Dos and Don’ts for Home Canning

Home canning is a great way to enjoy the summer fresh taste of produce for many months after harvest. Home canning is gaining fans because people want to enjoy foods without preservatives and other additives. If you are thinking about canning foods at home, the following are some dos and don’ts to help you preserve high quality, safe products.

Do purchase a current research-based canning guide. Canning methods change based on research concerning which methods work best. What worked in the 1950s may not be appropriate for today’s food products that are grown differently and come from various parts of the world. Grandma’s recipe for canning green beans might not be the safe method that will prevent food poisoning.

Do assemble all of the equipment needed before you begin your canning task. Your canning guide will provide a list of equipment necessary for the canning method you plan to use. In addition to utensils and jars, you might also need to purchase some specially formulated ingredients such as canning and pickling salt, pectin, and spice mixtures for pickles. Making a list and shopping for these items prior to canning will prevent your having to stop in the middle of your process to obtain what you need.

Do use produce at the peak of freshness. If you preserve produce the same day you pick it or purchase it from the farmer’s market, the result will be a better tasting, higher quality product. If you wait, flavors can start to change, nutrients can diminish and starches can break down. Neither the appearance nor the taste of the final product will be the high quality that is sought in home canned foods.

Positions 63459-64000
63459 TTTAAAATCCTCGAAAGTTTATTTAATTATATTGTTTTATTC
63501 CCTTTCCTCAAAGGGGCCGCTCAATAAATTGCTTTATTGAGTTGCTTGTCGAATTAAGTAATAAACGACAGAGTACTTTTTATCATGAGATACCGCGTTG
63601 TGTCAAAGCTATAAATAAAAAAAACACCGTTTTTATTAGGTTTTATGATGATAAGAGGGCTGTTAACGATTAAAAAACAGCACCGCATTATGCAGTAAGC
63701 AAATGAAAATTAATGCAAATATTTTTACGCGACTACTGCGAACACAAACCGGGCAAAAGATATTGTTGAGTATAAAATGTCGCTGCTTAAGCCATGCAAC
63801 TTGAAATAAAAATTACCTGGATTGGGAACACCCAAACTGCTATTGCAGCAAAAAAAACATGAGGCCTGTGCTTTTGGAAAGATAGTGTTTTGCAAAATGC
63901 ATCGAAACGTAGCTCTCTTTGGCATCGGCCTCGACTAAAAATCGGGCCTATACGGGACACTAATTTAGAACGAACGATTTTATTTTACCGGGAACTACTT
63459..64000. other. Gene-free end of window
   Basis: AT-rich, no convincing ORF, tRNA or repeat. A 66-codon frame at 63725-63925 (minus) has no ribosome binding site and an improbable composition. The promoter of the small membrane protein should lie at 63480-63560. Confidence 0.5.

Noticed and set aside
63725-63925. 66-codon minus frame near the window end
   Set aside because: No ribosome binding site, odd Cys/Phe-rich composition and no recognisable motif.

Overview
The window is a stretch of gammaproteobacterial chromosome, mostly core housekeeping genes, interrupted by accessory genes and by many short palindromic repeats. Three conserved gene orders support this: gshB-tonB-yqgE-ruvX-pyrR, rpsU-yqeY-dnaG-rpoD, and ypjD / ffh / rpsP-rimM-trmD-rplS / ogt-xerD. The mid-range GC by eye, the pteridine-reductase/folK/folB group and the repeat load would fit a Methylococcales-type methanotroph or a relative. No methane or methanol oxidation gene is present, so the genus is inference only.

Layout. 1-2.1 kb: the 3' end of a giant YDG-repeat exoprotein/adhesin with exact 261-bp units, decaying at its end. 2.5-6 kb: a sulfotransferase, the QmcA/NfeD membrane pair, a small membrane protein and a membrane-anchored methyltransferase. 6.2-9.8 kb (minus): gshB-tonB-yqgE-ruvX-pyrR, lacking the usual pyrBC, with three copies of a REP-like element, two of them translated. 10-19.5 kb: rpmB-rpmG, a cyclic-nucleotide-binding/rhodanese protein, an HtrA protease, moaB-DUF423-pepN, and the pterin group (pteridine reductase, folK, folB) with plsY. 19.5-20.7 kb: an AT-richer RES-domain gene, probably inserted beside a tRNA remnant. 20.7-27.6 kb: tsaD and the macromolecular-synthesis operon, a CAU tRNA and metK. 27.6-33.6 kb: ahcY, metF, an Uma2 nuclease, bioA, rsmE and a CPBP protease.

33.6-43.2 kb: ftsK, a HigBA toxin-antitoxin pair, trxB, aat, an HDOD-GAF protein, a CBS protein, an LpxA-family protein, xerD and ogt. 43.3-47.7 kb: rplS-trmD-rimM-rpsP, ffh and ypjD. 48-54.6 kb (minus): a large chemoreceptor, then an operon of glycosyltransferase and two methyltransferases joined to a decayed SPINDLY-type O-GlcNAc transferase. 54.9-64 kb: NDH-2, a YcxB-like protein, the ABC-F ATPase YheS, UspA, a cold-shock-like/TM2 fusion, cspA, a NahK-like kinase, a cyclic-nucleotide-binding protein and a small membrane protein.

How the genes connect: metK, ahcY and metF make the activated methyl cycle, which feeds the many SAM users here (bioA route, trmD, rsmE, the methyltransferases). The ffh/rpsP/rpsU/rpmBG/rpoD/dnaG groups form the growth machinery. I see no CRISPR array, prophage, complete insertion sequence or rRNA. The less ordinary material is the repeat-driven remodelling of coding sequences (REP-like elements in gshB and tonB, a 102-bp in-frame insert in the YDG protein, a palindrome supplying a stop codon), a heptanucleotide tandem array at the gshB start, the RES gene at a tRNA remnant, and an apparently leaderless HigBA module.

Do use the right canning method. High acid foods such as fruit, pickles or other acidified foods may be canned using a boiling water bath canner. The acid and a temperature of 212 degrees Fahrenheit are sufficient to kill harmful bacteria that coiuld be present on these foods. However for those foods that are considered low acid like green beans, okra, peas, and corn, a pressure canner must be used. This is because clostridium botulinum, a deadly bacteria that grows in the absence of air can contaminate improperly processed foods. To properly process low acid foods you must use a pressure canner. A pressure canner can reach 240 degrees Fahrenheit, which is hot enough to kill clostridium botulinum. Never pour hot food in jars, place a lid on them and let them seal on their own. Jars must be processed either in a boiling water canner or pressure canner for the specified amount of time to be safe.

Don’t take short cuts or change recipes. Each recipe in a research-based canning guide has been tested in a lab to determine whether the method is safe. You can omit salt where told to do so, but in the case of brines for pickles, you never alter ingredients because doing so can affect the safety, taste and quality of the product.

Don’t use mayonnaise jars or other jars for home canning. Mayonnaise and similar jars are designed for single use. These jars can contain small nicks, cracks and chips from utensils used to remove products from the jars, As a result they may crack when heated to high temperatures needed for home canning. Use mason type jars that are designed specifically for home canning.

Don’t reuse lids. Once canning lids are used, they cannot be used again. The rings are safe to reuse, but lids contain a special substance that facilitates sealing, once this has been activated, it cannot be used to seal another jar.

Don’t preserve more than you can eat within one year. Even though some people store home canned foods for several years, flavor, quality and safety an become an issue when food is kept for many years after it is preserved. Home canned products also do not have the added safety measures used in commercial canneries.